“Food waste is a global problem we can tackle in our own homes,” Gunders said. “When we throw out perfectly good food, we throw out all of the resources used to get it to our table—massive amounts of land, energy and water — along with it. Small, easy changes in our daily routine can add up to big benefits for the environment, and big savings in our pockets.”

Give rieslings another chance for summer sipping

Many wine lovers who grew up in Wisconsin cut their teeth on German riesling. Its bright fruit flavor made it easy to appreciate, and just as easy to abandon as those wine lovers’ palates became more sophisticated.

But if you haven’t sampled riesling lately, consider this: Many wine experts say riesling is their favorite grape, and not just because it’s the foundation of the German wine industry.

Riesling, better than any other grape, has the ability to reflect the conditions under which it is grown. Most experts respect riesling’s versatility, resiliency and the terroir that gives the wine its distinct character.

Terroir refers to the various elements that influence wine grapes, including soil, sunlight, climate, length of growing seasons and even the skill of the individual winemaker. Riesling grapes provide a rich, interpretive canvas, and the resulting wine’s transparency reflects more variations in terroir than wine produced by other grapes, yet without succumbing to those conditions.

As such, riesling wines can be as different as night and day, depending on the soil’s mineral content, the vineyard’s elevation and the winemaker’s intent. The resulting wine will well illustrate the grape’s interpretation of all those conditions, and how well they thrive under different growing regimens.

The classic German riesling, all bright fruit, perfumed nose and luscious mouth feel, has long been the grape’s benchmark wine. But the grapes produce excellent variants that can be sweet or dry, dinner or dessert variety, with no loss of integrity.

The nose can range from floral perfume to astringent petrol notes, and the wine’s body can be plump and fulsome, or lightly ethereal. The capability for both is contained in the fruit.

Rieslings historically have been produced in the cooler climates of Austria and Germany, some of which are now being outpaced by New World vineyards in the United States and Canada, not to mention New Zealand and South Africa. Australia’s Clare Valley is pushing the envelope, creating unusual rieslings that experts agree may be the first in some time to truly advance the art form.

Best yet, rieslings chill well and can brighten any outdoor event. Here are seven locally available selections to get you started:

A number of Wisconsin wineries offer riesling, but if you only try one make it the Botham Riesling ($11), from Botham Vineyards just outside of Barneveld. The riesling is crafted in the “Johannesburg style,” according to winemaker Peter Botham. Expect a wine with gentle sweetness and a soft mouthfeel that replicates the classic style and pairs well with cheeses and chocolates.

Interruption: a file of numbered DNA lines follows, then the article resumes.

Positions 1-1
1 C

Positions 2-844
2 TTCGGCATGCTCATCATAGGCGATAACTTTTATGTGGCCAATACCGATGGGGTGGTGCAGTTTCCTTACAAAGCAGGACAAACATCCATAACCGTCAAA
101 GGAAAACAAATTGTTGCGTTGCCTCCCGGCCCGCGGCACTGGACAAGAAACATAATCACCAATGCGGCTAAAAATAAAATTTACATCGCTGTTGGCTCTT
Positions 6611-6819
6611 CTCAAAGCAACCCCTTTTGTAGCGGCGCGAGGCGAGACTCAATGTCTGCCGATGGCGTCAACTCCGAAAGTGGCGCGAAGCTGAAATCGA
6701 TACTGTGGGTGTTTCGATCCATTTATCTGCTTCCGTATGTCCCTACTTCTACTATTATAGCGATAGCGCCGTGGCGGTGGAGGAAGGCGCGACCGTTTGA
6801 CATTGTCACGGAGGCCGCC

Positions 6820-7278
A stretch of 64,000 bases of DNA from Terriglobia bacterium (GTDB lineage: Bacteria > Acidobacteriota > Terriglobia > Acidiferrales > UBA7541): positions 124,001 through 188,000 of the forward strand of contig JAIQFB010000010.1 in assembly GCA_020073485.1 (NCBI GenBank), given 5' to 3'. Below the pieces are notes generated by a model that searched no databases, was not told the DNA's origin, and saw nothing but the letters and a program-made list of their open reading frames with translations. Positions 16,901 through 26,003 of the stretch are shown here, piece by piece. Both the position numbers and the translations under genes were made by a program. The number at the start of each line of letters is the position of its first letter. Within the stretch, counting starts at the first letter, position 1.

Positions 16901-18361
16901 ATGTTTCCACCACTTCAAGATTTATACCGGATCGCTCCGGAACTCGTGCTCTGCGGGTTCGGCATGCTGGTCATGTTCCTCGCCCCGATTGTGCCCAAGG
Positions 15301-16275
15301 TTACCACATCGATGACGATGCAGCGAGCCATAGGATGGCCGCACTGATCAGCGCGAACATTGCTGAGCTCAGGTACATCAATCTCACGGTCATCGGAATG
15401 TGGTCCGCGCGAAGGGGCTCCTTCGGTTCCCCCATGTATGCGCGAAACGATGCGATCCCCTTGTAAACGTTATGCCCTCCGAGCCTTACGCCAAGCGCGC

The Hugel et Fils Riesling ($20) from the Alsace region of France, by comparison, tends toward the dry side with significant depth and balance. A floral/petrol nose gives way to a palate dominated by pears, but with big character and quite a bit of polish. The winemaker’s craft has made this a notable showcase for the grape’s possibilities.

The Trefethen Estate Dry Riesling ($19), from the Trefethen Family Vineyards in Napa, California, has crept a little further down the semi-dry spectrum. Its slight petrol nose leads to a wine that’s well-balanced between fruit and acidity, with notes of white peach and citrus on the palate. 

Reilly’s Barking Mad Riesling ($12), from Australia’s Clare Valley, takes a turn distinct enough to raise eyebrows. However, its petrol nose, ripe citrus and sweet finish prove it can only be a riesling despite the area’s more rigorous and unusual growing conditions.

Dr. Pauly-Bergweiler Noble House Riesling ($12), from Germany’s Mosel region, takes a turn back toward the familiar nose and flavor profiles, although lightly so. The wine’s fruit and acidity balance nicely, streaking across the palate with a fairly long finish. Peach, apricot and mineral characterize the bright, light-bodied wine.

Dr. Fischer Ockfenner Bockstein Kabinett ($19), also from Mosel, ratchets the elements of the two previous wines up a notch or two, adding brighter characteristics and greater depth. A hint of strawberries highlights a complex flavor palate in this exceptionally made wine.

One of the most delightful Rieslings on the market comes in a half-sized 355 ml bottle. King Estate’s NxNW Dessert Riesling ($15) from Washington is produced in “eiswein” (or “ice wine”) style from late-harvest grapes, meaning they contain significantly more residual sugars. The resulting wine is the perfect balance of luscious sweetness and plenty of acidity. Flavors of tangerine, papaya and honey abound in this refined choice. It’s perhaps too sweet to be a dinner wine, but as a twilight sipper at the end of a romantic picnic, it can work wonders.